To be "at sixes and sevens" is a British English idiom used to describe a state of confusion or disarray. The phrase probably derives from a complicated dice game called "hazard". It is thought that the expression was originally "to set on cinq and six" (from the French numerals for five and six). These are the riskiest numbers to shoot for (to "set on"), and anyone who tried for them was considered careless or confused.
The similar phrase "to set the world on six and seven", used by Geoffrey Chaucer in his Troilus and Criseyde, dates about the mid 1380's and seems from its context to mean "to hazard the world" or "to risk one's life".
It is possible an ancient dispute between the Merchant Taylors' and Skinners' Livery Companies may have helped to popularise it. The two, which were founded in the same year, argued over sixth place in the order of precedence. After more than a century, in 1484 the then Lord Mayor of London Sir Robert Billesden decided that at the feast of Corpus Christi, the companies would swap between sixth and seventh and feast in each others' halls. Nowadays they alternate in precedence on an annual basis.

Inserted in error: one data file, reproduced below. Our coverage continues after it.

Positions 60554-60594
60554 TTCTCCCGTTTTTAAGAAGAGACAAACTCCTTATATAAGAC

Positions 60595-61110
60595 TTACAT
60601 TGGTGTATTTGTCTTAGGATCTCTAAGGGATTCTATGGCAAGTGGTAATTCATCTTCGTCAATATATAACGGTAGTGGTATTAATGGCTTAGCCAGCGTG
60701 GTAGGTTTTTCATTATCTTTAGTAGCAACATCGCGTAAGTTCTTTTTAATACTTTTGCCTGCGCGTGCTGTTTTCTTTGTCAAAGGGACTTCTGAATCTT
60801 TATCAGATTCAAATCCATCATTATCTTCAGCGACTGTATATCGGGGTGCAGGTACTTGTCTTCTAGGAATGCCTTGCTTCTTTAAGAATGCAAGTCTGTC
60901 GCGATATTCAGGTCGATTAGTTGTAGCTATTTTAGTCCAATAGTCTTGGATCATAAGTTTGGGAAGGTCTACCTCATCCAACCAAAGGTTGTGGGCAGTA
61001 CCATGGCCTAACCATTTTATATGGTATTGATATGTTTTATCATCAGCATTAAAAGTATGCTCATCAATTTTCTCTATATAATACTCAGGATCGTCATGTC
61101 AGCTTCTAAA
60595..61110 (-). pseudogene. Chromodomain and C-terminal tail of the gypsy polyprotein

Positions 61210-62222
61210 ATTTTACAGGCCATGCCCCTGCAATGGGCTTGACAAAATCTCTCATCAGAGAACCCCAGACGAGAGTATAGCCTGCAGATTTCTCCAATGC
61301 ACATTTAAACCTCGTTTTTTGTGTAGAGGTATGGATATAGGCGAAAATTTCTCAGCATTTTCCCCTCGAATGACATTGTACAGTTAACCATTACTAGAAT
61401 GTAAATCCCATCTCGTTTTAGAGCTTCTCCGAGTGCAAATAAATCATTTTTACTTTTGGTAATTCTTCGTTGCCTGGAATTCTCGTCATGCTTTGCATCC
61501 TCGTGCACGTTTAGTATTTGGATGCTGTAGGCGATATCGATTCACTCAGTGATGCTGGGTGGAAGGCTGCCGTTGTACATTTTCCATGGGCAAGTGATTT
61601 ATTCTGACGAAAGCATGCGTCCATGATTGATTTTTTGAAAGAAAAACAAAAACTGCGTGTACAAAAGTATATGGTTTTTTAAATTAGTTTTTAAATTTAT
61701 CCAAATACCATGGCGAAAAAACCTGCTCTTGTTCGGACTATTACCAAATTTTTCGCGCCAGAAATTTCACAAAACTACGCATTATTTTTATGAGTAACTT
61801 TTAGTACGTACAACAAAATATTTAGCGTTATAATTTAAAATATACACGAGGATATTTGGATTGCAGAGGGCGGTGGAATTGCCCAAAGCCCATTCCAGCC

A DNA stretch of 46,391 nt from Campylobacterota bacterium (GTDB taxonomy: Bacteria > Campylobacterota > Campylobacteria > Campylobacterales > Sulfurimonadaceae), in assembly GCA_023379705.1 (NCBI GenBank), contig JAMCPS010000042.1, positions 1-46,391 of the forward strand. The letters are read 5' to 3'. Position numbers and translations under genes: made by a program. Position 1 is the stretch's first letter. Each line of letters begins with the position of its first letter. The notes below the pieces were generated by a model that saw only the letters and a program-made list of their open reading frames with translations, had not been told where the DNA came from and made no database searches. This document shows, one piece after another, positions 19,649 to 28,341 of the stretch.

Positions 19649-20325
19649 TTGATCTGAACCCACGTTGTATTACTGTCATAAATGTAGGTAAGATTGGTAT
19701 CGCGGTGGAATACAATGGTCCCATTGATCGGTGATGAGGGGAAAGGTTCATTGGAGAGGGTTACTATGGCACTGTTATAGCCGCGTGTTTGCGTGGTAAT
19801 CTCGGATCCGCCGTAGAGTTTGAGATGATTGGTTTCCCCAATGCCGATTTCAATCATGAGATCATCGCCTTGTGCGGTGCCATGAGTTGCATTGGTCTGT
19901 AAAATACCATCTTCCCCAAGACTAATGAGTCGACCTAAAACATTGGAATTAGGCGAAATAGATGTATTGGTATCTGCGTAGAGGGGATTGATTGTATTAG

Compare this with the Chinese phrase qi shang ba xia (七上八下), with similar meaning, but instead uses the numbers seven and eight. The literal translation is seven on top, eight underneath.
There is another possible origin of this phrase. In the King James version of the Bible, the sixth commandment is "Thou Shalt Not Kill", while the seventh commandment is "Thou Shalt Not Commit Adultery". However, in the Septuagint version (LXX), the 6th commandment is "Thou shalt not commit adultery", and the seventh commandment is "Thou Shalt Not Steal". Thus a controversy existed over these commandments.
Famous quotes containing the word sevens:
how they trace
across the very-marble
of this place,
bright sevens and printed fours,
elevens and careful eights....”
—Hilda Doolittle (18861961)